Pro-abortion author Carole Joffe spent time observing the workings at an abortion facility and interviewed abortion industry workers. She wrote of the training abortion workers received about how to refer to the preborn baby:
[A] good deal of time was devoted to “word sensitization” – the need to choose one’s words with extraordinary care when discussing the abortion procedure with clients.… The most interesting problem was how to refer to the product of the abortion. Although it was acknowledged that many clients would refer to this as the “baby,” or the “pregnancy,” new counselors were, not surprisingly, urged not to use these charged terms, but instead to use the more neutral, though admittedly more awkward, “product of conception” or “tissue.”(1)
Abortion facilities usually avoid the use of the term “baby” unless a woman insists on using it. Emphasizing the humanity of the child doesn’t sell abortions.
One abortion doula, who comforts women as they kill their babies, said:
I’ve been taught to follow the patient’s lead. If she calls it her baby, then I do too. But with the next patient, just as far along, it’s fetal tissue, it’s the products of conception. One stumbles over her words, says “all the stuff inside,” and that feels right, too.
Of course, the nature of a preborn baby doesn’t change based on the woman’s perception of him or her.
Some abortion workers always dehumanize the preborn child. Abortion facility worker Sallie Tisdale said, “[I] describe the procedure to come, using care with my language. I don’t say “pain” any more than I would say “baby.”(2)
Women who now regret their abortions recall this dehumanization.
Linda Keener Thomas was 20 weeks along and recalled what the abortion worker told her:
Abortion seemed to be my only choice. It would solve everything. So I called a clinic for information and asked the lady, “Is it a baby?”
“No, honey, it’s just tissue. After all, you want to finish school, don’t you?”
I clung to that statement like a drowning person clutching a life preserver, repeating it over and over until I almost believed it. But deep in my heart I knew the truth that it was a baby, my baby.(3)
In an amicus brief submitted for the Supreme Court for the case Whole Woman’s Health vs. Hellerstedt, another woman said, “I was told my baby ‘was just tissue the size of a peanut.’ It was easy and slight pain like menstrual cramping. No, I had no idea I would be depressed for six years.”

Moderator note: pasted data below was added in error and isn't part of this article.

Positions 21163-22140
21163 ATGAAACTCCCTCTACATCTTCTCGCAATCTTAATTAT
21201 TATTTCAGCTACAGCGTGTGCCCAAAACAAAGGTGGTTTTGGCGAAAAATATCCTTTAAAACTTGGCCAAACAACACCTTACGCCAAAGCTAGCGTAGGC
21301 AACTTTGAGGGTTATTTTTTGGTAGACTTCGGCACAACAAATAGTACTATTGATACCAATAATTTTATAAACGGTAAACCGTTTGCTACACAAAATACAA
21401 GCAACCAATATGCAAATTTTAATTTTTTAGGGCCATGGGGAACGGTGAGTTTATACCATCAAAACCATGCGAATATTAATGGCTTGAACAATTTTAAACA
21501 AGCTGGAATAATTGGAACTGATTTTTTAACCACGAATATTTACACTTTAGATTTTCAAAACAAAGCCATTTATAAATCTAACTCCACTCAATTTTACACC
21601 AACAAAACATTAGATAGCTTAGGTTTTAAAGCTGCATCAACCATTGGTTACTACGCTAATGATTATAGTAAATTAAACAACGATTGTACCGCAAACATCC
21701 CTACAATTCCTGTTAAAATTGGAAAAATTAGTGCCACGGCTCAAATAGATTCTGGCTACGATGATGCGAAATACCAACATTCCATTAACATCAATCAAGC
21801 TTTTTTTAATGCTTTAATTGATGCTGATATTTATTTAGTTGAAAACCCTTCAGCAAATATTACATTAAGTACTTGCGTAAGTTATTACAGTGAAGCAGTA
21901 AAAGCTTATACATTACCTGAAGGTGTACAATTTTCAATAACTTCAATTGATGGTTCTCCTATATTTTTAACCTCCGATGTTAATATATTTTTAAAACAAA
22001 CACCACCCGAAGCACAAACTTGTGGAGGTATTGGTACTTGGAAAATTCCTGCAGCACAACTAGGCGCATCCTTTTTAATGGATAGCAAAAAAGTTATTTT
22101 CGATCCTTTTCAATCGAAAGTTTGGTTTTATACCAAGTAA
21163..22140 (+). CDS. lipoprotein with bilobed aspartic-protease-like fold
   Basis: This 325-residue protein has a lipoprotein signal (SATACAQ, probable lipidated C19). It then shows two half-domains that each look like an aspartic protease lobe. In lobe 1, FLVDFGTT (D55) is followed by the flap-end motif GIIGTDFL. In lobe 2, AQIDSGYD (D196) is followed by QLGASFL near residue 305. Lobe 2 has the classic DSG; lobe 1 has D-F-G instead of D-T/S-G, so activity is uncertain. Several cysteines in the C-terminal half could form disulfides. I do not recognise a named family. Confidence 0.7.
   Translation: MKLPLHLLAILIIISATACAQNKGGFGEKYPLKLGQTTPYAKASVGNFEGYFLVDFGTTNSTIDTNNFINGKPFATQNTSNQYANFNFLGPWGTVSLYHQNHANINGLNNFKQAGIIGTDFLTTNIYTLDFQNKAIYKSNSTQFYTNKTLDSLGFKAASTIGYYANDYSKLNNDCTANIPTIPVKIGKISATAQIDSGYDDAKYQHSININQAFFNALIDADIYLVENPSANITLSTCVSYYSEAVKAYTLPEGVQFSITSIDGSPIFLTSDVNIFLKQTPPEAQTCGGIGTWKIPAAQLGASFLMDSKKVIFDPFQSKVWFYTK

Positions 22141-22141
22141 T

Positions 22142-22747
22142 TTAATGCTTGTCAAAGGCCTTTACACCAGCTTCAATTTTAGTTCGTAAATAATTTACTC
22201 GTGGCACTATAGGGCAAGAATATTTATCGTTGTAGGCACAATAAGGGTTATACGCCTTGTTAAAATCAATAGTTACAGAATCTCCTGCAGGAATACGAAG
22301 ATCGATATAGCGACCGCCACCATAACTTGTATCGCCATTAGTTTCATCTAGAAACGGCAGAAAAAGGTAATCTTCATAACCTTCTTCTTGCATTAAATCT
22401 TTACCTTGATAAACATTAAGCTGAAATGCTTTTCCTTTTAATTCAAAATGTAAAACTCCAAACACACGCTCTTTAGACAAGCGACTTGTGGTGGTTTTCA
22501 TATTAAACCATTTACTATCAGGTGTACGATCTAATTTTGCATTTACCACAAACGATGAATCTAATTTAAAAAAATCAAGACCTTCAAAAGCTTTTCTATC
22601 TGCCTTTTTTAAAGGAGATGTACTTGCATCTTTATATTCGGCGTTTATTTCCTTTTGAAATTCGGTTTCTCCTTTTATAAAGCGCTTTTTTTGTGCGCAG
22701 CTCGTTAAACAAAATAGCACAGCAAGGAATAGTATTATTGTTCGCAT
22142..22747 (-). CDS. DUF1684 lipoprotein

A post-abortive woman named Margaret recalled:
[I] was told, “You are in an unsupported situation and we can help you because you can have an abortion.”
Seeking reassurance, I asked “It’s not a baby, is it?”
“No,” they replied. “It’s just a blob of cells at the moment and the sooner it’s done the better.”
From this moment on, my denial hardened. It couldn’t be a baby, and I was doing the best thing possible for everyone concerned.(4)
preborn child at 16 weeksVictoria from Pennsylvania told the harrowing story of her third abortion. Her Planned Parenthood counselor told her her child was a “blob of tissue,” even though she was four months along:
My last abortion was done at four months. I felt there was no way out, I felt trapped. I was dropped off at Planned Parenthood, and went in alone, and petrified.
At that abortion mill, I was told that “it’s the best thing to do, you won’t feel anything” and it’s only “a blob of tissue.” The nurse escorted me to the “procedure room.” The room was cold, with a distinct smell. While waiting for the pain meds to kick in, I saw in the corner a large canister with a long tube and attached on the end was a very sharp object. Then I heard the sucking machine. The doctor took that tube with the sharp object attached and shoved it up inside of me with such force that I couldn’t breathe. The pain medicine never kicked in. I was crying, telling them the pain medicine isn’t helping. I felt everything. I begged the nurse to help me, to stop. The pain was unbelievable! No one listened. They just continued to suck my baby through that tube into pieces.(5)
Workers at abortion facilities routinely lie about fetal development and encourage women to think of their babies as just “tissue” or cells. They do this because many women would not have abortions if they knew the truth about fetal development.
Carole Joffe The Regulation of Sexuality: Experiences of Family-Planning Workers (Philadelphia: Temple University Press, 1986)94
Wendy Williams, Ann Caldwell Empty Arms: More Than 60 Life-Giving Stories of Hope from the Devastation of Abortion (Chattanooga, Tennessee: Living Ink Books, 2005) 143
Sallie Tisdale “We Do Abortions Here” Harpers Magazine October 1987
Melanie Symonds, Phyllis Bowman And Still They Weep: Personal Stories of Abortion(The SPUC Educational Research Trust, 1996) 54
Janet Morana Shockwaves: Abortions Wider Circle of Victims (New Jersey: Catholic Book Publishing Corp., 2017) 21 – 22
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